Even though the question is primarily a question of New Zealand law, foreign law, too, may become relevant, if it purports to exclude a foreign court’s jurisdiction to give effect to it. There is an argument that such foreign provisions should play no role in a New Zealand court, based on the general principle that the New Zealand court does not usually give effect to foreign rules of the conflict of laws (in other words, the court does not usually apply the principle of renvoi). However, an appropriate compromise may be to treat the foreign law as self-limiting (Hook & Wass at [4.129]-[4.130]). The question whether a foreign statute is self-limiting would then be a question of statutory interpretation (assuming, of course, that the foreign law has already been identified as being applicable as a matter of choice of law).

Ordinarily, provisions such as s 138 are interpreted as having a purely domestic focus. In Rimini Ltd v Manning Management and Marketing Pty Ltd [2003] 3 NZLR 22 (HC), for example, Randerson J concluded that the definition of “Court” in the Contractual Mistakes Act 1979, which referred to the High Court, a District Court or a Disputes Tribunal, did not preclude the Supreme Court of New South Wales from granting remedies under the Act (see also Amaca Pty Ltd v Frost (2006) NSWCA 173, (2006) 67 NSWLR 635). In Thomas v A2 Milk Company Ltd (No 2) [2002] VSC 725, the Supreme Court of Victoria considered Rimini when determining that the FTA and the Financial Markets Conduct Act 2013 (NZ) should not be construed as conferring exclusive jurisdiction on New Zealand courts (for my blog post on this, see here).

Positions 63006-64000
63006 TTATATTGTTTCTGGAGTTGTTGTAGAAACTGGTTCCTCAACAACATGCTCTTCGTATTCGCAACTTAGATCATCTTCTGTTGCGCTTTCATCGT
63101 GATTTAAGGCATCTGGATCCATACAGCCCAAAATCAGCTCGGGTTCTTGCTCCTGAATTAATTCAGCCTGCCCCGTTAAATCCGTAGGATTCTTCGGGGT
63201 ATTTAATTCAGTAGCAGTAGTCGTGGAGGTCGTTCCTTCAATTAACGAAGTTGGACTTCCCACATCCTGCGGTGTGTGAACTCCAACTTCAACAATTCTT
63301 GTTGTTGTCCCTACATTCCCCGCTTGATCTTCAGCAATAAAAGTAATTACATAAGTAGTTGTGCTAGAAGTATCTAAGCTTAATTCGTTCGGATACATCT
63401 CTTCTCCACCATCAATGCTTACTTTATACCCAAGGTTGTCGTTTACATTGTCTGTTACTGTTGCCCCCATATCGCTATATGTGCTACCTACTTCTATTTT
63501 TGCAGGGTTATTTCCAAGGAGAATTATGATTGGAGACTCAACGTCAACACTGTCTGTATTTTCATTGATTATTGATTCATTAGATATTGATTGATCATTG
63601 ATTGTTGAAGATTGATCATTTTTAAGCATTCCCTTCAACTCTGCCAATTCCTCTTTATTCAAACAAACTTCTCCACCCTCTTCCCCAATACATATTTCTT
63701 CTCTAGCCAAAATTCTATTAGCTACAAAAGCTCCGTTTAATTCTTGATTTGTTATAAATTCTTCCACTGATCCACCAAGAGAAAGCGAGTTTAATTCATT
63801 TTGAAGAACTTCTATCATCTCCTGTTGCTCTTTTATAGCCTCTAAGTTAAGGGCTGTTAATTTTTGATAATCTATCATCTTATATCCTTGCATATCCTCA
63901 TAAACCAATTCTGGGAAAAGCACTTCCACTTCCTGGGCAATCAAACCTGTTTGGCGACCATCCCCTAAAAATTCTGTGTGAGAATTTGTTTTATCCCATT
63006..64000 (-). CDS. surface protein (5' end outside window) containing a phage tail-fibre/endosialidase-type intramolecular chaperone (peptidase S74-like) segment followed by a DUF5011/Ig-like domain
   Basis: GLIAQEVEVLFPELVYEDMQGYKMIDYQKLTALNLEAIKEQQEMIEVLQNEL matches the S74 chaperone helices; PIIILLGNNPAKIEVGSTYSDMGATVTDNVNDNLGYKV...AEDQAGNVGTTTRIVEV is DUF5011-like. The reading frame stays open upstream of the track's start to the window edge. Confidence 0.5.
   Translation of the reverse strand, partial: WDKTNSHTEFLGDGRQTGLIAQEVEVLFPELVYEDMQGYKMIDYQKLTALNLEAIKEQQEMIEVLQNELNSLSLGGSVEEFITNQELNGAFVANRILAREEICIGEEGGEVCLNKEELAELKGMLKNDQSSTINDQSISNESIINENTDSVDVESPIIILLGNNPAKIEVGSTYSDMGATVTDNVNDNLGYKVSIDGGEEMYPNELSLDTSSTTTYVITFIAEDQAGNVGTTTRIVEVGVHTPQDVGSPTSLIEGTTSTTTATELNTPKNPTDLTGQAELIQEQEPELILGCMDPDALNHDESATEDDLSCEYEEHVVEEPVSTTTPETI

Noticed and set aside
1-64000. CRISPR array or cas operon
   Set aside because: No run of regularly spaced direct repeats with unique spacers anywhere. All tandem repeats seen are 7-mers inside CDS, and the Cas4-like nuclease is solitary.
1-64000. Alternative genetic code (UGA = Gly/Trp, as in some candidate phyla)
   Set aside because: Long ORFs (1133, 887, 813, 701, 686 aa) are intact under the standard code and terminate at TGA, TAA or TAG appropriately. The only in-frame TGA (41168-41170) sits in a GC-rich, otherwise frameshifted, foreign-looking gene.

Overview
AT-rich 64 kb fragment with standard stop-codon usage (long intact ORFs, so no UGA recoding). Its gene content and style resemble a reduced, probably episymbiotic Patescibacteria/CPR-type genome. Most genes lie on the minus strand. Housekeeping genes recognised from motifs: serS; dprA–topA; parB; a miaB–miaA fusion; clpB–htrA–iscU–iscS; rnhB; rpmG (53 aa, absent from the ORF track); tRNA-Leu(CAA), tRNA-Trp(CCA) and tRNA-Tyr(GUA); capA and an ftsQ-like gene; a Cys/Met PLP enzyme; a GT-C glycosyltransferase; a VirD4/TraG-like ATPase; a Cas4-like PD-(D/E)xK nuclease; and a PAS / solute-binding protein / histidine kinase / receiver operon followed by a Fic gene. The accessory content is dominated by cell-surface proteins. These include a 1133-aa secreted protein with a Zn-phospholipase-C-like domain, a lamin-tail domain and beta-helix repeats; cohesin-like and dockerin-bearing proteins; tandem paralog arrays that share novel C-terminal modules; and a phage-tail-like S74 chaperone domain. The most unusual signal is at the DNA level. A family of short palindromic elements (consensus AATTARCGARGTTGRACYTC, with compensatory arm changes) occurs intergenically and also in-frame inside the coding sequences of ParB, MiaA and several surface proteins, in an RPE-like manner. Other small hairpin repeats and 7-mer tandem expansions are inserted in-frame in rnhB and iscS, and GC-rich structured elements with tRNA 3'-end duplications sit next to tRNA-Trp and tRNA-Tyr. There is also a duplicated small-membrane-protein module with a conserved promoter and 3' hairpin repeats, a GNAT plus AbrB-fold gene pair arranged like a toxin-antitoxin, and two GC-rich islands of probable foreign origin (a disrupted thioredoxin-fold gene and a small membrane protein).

Interestingly the Federal Court in Home Ice Cream Pty Ltd v McNabb Technologies LLC [2018] FCA 1033 did not seem to follow this approach when, in relation to a claim under the CCA, it restrained proceedings brought by the defendant in the United States because “[t]he only court which is capable of determining the questions which [the plaintiff] seeks to litigate (other than the High Court of Australia in exercising its appellate jurisdiction) is the Federal Court of Australia …” (at [19]). Thus, based on the evidence of Australian law before Cooke J, s 138 was arguably intended to be self-limiting in an international sense. So if the FTA had not been applicable, and Cooke J had found Australian law to be the governing law, his Honour would have been correct to exclude the application of the CCA (in the absence of contrary evidence on the meaning of s 138), assuming that it is right that the application of foreign territorial provisions does not fall foul of the principle against renvoi.